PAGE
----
Project SEARCH: Young adults with disabilities graduating into work
On Friday, five young adults with disabilities will graduate from Superior’s Project SEARCH program.
The one-year program helps the student interns transition into work.
"We have high school students who are 18 and up, but then we also have adults from the community who may have been a few years out from high school but never really got that good transition into the work world," Instructor Emily Winker said.
The students spend some time in the morning in class, then they break to work internships. At the end of the day, they come back together to talk through how things went.
"Now we want to work on your speed," Winker told student CJ Wicklund after a day of work, "because if you can get faster and you’re accurate, you’re golden."
Two of the five are graduating with permanent jobs. Josh Gerding works at Super One, where he bags groceries and wrangles carts. Garrett Lickiss has been hired on at Superior Meats.
Lickiss said he was shocked to get into the Superior SEARCH program.
"Basically, we go through three internships," he described. "My first one was Kwik Trip, where I fried all the chicken. Literally all of it."
The program covers more than employment skills, though. Winker also encourages them to bring healthy snacks. And the Strength Factory, which is right next door to the Project SEARCH classroom, put on boxing classes.
"Actually, I learned a lot this year," CJ Wicklund said. "Like budgeting and life skills, healthy choices."
They also got to have some fun. During internships at Ravin Crossbows, they got to try shooting the bows.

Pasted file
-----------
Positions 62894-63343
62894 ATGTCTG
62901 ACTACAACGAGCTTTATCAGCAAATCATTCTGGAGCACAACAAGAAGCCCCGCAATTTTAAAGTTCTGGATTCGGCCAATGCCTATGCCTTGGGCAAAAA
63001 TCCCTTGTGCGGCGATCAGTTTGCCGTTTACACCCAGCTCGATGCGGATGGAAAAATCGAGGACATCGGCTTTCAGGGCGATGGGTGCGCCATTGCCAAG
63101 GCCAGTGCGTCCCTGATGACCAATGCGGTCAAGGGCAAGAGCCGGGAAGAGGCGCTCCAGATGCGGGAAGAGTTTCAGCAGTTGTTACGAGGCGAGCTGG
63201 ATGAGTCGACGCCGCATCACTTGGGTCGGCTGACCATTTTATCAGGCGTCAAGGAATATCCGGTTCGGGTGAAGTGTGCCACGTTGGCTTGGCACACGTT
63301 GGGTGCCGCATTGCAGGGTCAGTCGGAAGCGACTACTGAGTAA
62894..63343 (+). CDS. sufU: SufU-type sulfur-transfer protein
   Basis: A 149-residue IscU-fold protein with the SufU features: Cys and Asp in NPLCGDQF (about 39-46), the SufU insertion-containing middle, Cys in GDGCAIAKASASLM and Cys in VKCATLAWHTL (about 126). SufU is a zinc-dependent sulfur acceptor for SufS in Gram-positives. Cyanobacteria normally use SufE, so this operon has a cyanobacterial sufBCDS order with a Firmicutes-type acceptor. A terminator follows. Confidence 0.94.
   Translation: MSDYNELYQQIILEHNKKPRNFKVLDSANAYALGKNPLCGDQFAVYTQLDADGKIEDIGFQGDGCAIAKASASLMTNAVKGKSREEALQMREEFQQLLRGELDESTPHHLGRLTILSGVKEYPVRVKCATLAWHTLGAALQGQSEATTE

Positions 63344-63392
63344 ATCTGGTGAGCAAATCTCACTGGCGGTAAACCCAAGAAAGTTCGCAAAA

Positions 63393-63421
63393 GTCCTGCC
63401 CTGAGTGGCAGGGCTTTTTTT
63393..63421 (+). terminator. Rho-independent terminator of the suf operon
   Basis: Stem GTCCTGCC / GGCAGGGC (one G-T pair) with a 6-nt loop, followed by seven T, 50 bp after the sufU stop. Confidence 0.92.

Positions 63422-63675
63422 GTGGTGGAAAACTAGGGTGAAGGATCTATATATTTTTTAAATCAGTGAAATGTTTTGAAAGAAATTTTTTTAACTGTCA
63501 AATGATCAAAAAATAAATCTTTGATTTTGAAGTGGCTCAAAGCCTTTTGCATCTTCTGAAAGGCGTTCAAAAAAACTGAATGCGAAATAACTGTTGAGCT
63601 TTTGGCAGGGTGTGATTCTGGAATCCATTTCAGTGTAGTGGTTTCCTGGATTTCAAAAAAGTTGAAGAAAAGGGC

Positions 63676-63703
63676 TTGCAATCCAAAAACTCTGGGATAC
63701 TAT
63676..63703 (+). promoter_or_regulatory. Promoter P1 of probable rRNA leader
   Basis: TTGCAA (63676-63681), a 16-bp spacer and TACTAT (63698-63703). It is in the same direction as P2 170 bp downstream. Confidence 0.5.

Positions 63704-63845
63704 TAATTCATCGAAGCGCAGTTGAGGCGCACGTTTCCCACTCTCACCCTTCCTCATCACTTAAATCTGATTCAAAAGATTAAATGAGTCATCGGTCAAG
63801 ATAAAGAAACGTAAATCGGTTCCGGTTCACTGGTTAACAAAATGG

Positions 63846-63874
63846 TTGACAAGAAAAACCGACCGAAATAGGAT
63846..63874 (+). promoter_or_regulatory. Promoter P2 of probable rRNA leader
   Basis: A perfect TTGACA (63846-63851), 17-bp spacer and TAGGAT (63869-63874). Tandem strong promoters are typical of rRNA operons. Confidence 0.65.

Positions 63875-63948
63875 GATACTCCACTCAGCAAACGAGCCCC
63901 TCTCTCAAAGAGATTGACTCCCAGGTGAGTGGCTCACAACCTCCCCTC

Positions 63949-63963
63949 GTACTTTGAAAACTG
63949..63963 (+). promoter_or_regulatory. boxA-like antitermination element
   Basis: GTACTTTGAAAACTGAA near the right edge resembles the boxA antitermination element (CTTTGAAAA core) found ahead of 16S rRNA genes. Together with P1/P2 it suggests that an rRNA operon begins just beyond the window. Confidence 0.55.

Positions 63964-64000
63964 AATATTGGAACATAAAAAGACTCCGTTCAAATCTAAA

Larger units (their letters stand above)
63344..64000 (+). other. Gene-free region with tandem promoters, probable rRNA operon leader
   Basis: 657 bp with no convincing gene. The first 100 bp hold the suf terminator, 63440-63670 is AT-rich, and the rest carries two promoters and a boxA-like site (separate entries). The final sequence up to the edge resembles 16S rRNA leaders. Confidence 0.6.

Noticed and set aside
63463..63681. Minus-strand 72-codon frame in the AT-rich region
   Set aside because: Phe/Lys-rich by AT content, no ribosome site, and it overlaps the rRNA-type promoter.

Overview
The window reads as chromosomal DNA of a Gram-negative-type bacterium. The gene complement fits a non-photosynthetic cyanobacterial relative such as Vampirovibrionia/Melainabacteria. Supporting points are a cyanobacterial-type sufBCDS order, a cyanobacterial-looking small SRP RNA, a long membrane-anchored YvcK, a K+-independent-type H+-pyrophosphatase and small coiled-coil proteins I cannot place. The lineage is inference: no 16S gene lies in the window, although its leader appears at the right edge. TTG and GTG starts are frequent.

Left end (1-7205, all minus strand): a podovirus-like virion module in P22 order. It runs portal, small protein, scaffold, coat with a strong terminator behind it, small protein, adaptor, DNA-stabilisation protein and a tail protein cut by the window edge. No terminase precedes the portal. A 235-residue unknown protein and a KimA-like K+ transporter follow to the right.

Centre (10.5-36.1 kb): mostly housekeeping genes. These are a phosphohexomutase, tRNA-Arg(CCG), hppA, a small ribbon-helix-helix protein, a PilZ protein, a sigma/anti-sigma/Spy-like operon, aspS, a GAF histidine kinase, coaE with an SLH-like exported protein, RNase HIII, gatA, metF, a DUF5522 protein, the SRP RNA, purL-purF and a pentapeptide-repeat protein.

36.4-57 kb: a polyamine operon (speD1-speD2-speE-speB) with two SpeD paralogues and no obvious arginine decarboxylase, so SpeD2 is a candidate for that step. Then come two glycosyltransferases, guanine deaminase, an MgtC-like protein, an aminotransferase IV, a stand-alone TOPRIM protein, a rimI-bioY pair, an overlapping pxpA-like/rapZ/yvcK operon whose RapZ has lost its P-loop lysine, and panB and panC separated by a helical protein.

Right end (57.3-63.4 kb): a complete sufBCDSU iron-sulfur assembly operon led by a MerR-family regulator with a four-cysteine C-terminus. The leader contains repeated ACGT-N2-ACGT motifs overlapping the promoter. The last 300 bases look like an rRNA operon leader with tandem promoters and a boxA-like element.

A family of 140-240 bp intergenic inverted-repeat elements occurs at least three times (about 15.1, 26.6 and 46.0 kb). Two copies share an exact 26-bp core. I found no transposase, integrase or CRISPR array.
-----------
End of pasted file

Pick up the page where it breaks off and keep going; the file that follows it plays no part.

Winker said she challenges the students to learn soft skills because she knows they can do it.
"The littlest things like asking for help or taking initiative to talk to their bosses about like, ‘Hey, I need this day off,’ or, ‘I have a question.’ Those are things that would have never even been a thought in the beginning of the year," Winker said.
Liza McCoshen, who has most recently interned at Cooper Elementary, said she learned how to ask for help on the job. Lately, she’s been working on employment applications.
And now, the five graduates are setting goals for the future. Lickiss hopes to one day own a restaurant.
"I just know it would be run by disability people," he said.
Winker encourages businesses not to overlook this potential workforce.
"Even though they might have a disability or a challenge, they can do a whole lot," she said. "And it’s awesome."
Other partners included the Environmental Consulting and Testing Co., the Division of Vocational Rehabilitation, and Embark Supported Employment.
Next year, the program will move into one large business and interns will rotate between departments. Winker hopes to announce their new location soon.